Hey all! I’ve been new to the Window Cleaning world for a week or two now. I have always been interested in starting a service business of my own as I am currently working under my pops Pest Control service business… but ready to venture onto something of my own.
Window cleaning niche grabbed my attention as a huge opportunity in my area as there are no real competitors and no other company is taking advantage of the mass of residential homes in my area of Pennsylvania. I have talked to some experts and have a basic start-up equipment list to get me started for practicing before I would take on organic clients. The equipment includes a WFP, squeegee starter kit, screen cleaner, and several other necessities.
I am to the point of… I have done my target market research and the need for window cleaning and I am fairly certain that with some hard work and practice I could make something of it. Although the more and more I read forums and watch videos it scares me and causes me to overthink it as I have 0 experience washing windows… I’m worried I will invest all this money and A. make a fool of myself or B. not get the clients I am expecting.
Was just looking for some motivation or some wise words from the window cleaners that have some experience behind them, thanks.
Before being anything more than a window mop and a squeegee…Go wash some windows. Yours, your parents, Aunts, uncles, cousins, friends, give a super discount…just to get some experience. You might not like it…Or even go to work for someone else for a while…
Get a mop and squeegee and go to your nearest window and clean it for 4 hours. Then clean the small bathroom window for a while, then move to the sliding door. Practice using both hands. You don’t need to be strong with both hands but for residential it’s really important.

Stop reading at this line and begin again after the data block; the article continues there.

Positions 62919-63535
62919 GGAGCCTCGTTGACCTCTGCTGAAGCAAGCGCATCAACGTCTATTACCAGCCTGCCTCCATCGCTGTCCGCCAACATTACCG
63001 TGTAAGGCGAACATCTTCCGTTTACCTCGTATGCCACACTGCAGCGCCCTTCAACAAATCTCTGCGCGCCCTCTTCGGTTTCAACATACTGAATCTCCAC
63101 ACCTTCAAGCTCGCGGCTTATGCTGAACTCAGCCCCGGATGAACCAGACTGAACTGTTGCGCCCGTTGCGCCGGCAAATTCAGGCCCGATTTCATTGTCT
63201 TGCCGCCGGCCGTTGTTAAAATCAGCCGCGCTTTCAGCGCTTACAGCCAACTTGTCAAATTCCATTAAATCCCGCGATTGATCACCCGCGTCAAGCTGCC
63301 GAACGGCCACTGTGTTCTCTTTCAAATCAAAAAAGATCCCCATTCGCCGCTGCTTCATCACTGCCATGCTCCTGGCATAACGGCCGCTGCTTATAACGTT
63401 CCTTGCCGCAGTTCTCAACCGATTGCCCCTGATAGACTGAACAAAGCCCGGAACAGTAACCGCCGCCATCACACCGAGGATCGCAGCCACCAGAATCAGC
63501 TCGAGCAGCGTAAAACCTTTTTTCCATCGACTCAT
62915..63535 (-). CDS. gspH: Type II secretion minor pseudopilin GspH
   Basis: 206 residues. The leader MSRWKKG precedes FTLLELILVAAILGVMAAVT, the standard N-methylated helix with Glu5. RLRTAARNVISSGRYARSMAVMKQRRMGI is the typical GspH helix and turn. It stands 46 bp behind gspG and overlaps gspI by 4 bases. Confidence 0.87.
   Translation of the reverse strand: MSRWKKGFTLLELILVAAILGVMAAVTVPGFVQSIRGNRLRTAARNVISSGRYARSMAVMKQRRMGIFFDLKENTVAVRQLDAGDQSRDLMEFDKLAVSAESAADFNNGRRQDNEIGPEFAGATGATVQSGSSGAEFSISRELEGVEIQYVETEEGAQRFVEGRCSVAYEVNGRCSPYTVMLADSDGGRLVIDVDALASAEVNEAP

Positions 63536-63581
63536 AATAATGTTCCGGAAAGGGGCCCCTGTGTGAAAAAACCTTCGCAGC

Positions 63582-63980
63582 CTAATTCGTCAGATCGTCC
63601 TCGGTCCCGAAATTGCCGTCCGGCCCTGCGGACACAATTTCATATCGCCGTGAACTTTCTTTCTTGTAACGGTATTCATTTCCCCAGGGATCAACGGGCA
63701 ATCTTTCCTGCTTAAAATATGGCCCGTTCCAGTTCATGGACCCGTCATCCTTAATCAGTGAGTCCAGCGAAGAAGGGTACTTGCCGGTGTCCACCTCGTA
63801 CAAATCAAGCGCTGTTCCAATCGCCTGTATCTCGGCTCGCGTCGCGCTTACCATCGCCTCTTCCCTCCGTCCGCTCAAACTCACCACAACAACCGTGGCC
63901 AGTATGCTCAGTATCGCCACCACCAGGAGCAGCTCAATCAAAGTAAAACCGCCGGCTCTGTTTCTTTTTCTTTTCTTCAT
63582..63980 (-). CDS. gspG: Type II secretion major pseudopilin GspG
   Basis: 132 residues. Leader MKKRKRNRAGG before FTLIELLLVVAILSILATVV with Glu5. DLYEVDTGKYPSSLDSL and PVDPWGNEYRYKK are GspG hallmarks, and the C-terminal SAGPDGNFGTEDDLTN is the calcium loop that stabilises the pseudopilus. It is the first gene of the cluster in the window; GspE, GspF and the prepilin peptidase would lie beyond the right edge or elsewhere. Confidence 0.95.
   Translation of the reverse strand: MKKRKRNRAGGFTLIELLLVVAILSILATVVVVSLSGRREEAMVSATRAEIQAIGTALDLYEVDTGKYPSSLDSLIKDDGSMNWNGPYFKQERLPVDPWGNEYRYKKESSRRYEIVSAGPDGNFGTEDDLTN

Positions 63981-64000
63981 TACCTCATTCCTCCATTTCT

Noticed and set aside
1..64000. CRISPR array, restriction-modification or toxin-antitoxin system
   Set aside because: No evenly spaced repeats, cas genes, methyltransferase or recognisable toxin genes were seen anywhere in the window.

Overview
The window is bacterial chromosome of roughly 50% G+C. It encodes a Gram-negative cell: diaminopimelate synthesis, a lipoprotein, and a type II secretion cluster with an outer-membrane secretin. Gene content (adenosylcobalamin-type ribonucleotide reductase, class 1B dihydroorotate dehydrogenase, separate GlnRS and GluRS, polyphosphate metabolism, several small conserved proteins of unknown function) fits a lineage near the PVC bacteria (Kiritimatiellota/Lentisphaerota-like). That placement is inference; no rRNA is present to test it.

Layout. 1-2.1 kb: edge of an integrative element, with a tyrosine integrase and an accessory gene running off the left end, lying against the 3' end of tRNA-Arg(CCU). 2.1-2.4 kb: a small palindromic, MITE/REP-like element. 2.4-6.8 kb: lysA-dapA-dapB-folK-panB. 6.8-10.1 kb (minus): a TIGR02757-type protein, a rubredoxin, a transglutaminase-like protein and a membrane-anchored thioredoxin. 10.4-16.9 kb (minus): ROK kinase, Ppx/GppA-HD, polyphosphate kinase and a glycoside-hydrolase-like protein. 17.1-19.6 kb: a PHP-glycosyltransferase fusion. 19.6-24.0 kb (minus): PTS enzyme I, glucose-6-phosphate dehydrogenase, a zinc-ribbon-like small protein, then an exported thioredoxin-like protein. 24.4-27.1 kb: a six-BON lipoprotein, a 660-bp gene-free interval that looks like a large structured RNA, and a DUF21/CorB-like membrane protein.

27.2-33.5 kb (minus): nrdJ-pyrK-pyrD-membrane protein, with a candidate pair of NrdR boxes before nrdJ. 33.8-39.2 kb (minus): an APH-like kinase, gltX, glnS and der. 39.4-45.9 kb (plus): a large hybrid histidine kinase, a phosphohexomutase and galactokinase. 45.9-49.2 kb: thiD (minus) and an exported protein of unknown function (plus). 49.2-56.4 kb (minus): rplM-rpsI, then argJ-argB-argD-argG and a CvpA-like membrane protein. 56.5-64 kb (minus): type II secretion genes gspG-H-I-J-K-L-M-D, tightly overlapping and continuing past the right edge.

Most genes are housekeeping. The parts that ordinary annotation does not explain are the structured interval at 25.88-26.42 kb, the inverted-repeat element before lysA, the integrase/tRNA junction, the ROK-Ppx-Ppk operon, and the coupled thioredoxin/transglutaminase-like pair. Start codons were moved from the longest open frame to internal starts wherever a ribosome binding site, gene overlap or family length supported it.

You’ve got experience running a business with your dad and that’s the hard part of window cleaning
I understand that i will be practicing on family and friends houses, for free, for weeks till I am comfortable. I guess a worry I have is, is it stupid to invest into 2.5k of quality equipment before I have ever cleaned a window? I have the work ethic/ the opportunity is there I know I will get the accounts to pay it back.
Thanks for the reply. I know I will need to invest into lots of hours practicing… My worry is I have 0 hands on experience other than hours or research and watching videos behind me, I would like to start-up with quality equipment (around 3k). I just have a worry of buying the equipment before ever cleaning a window I guess.
Restating what the others said. Buy a mop and squeegee, start practicing with that.
Pick a size squeegee, you’ll find existing treads about what sizes others prefer for residential. You will gradually learn if you need larger/smaller squeegees for your local homes.
Are there many 2+ story homes in your target market?
If so, does your work vehicle allow for larger ladders, or is WFP a clear need?
The WCR reps will do a great job pointing you towards quality tools.
Keep the various equipment ready in your WCR cart. As you clean you family’s glass, you’ll gradually see what equipment you’ll truly need for homes in your area.
Thanks for the reply @MJ79 , 2 story home developments are everyyyywhere in my area, that would be my main target market. So I believe a WFP would be essential. I would also invest in a used work truck/van that would haul all the equipment and ladders.